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Health and Medicine

Ohio State mumps outbreak triggers vaccine and public health precautions
Ohio pushes public health warnings after mumps outbreak

Jo Ingles
The Ohio State outbreak of mumps has led to renewed emphasis on vaccinations.
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The outbreak of mumps at Ohio State University continues to worsen. There are now 37 confirmed cases among students, staff and others associated with the school. In an interview with Ohio Public Radio’s Jo Ingles, Jose’ Rodriguez with the Columbus Health Department says people should take precautions to prevent the spread of mumps.

LISTEN: Rodriguez and Ingles on mumps outbreak

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"According to Ohio State laws, we would be vaccinated for it when we are children and then we are also given a booster.So most of us should have two doses of MMR vaccine. And that should give us 80 to 90 percent protection from contracting this infection.

Rodriguez notes that the viral infection has struct staff, as well as students, at Ohio State, though most of them have been vaccinated.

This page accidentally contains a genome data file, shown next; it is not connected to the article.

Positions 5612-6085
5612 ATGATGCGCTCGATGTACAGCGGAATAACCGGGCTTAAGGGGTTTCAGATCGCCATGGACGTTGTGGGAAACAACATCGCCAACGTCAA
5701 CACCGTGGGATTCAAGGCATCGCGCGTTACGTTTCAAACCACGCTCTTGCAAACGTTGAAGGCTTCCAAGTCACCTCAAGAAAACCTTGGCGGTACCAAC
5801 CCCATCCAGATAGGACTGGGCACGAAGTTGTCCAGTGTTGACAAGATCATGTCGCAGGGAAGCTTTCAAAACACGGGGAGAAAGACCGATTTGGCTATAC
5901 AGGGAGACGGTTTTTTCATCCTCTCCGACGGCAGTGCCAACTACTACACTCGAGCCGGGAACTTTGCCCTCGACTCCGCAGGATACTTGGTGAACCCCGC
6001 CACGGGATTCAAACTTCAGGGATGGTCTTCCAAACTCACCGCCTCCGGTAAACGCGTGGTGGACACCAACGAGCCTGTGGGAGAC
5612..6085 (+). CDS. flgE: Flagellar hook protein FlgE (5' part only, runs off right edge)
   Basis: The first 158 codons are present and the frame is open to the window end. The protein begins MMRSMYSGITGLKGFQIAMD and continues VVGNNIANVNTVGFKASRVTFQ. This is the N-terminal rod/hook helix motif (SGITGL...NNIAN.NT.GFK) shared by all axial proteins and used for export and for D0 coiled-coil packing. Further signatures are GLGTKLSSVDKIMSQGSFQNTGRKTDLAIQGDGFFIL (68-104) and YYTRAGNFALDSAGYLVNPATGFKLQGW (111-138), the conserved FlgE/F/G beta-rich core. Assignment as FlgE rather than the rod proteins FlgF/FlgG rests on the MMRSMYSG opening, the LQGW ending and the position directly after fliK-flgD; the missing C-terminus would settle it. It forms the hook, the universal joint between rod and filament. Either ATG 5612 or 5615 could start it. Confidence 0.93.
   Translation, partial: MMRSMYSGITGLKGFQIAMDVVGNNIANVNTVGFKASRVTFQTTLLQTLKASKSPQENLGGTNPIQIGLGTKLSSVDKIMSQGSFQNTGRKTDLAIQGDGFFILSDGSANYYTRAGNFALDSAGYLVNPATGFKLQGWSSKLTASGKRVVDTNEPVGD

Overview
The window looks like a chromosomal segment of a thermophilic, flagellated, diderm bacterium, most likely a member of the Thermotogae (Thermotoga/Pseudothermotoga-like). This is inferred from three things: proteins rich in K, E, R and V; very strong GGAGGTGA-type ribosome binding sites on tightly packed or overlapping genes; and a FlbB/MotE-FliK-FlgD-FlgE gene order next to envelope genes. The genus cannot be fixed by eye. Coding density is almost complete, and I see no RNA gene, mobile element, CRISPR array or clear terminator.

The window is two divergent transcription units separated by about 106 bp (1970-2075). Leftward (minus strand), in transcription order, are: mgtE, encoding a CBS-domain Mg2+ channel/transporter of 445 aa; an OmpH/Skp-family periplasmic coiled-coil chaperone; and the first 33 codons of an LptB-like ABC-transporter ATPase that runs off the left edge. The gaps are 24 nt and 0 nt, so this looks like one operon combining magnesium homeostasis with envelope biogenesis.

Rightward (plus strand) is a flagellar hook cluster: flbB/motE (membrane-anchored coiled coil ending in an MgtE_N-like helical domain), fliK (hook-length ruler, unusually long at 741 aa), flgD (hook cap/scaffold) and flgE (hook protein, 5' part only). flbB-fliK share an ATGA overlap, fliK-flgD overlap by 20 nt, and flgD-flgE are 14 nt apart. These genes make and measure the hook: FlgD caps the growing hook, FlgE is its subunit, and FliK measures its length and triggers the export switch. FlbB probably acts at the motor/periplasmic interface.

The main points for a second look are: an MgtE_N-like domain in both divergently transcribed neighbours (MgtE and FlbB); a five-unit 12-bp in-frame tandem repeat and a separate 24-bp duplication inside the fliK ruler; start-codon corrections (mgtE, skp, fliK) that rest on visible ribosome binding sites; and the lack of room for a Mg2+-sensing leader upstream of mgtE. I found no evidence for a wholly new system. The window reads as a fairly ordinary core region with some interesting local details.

"The vaccine is 80 to 90 percent effective, so even if it is effective, there is still some vulnerability that most of us will have of 10 to 20 percent of contracting the disease.

"I believe everything but one case has shown us some kind of evidence that they were vaccinated. That doesn’t mean that the person who may have brought the infection was vaccinated.
"There has been an anti-vaccine movement and some people choose not to be vaccinated. When that happens, everybody else is at risk because even those who have been vaccinated have a 10 to 20 percent chance we could become ill.
"That’s why we in public health often talk about a herd immunity factor that the majority of us who are protected, the better the health of the community will be.That’s why we have vaccine requirements in place."

So what are you telling people to try to avoid getting mumps? 

"If you are having symptoms of the mumps, you should contact your medical provider. You should do that immediately.  Because if you do have the mumps, you should be isolated. ... Stay away from friends, loved ones, fellow students so that you don’t infect them.
"Secondly, if you are not up to date on your MMR shots, you should be up to date. You really should speak to your medical provider.
"And third, you need to practice infection control.  ... If you are going to cough or sneeze, you need to cover your cough or sneeze with your sleeve so that the droplets are not spread in the air.You also want to wash your hands so that you don’t cough or sneeze into your hands and touch surfaces. ... If you are sick, you need to stay away from others and stay home.

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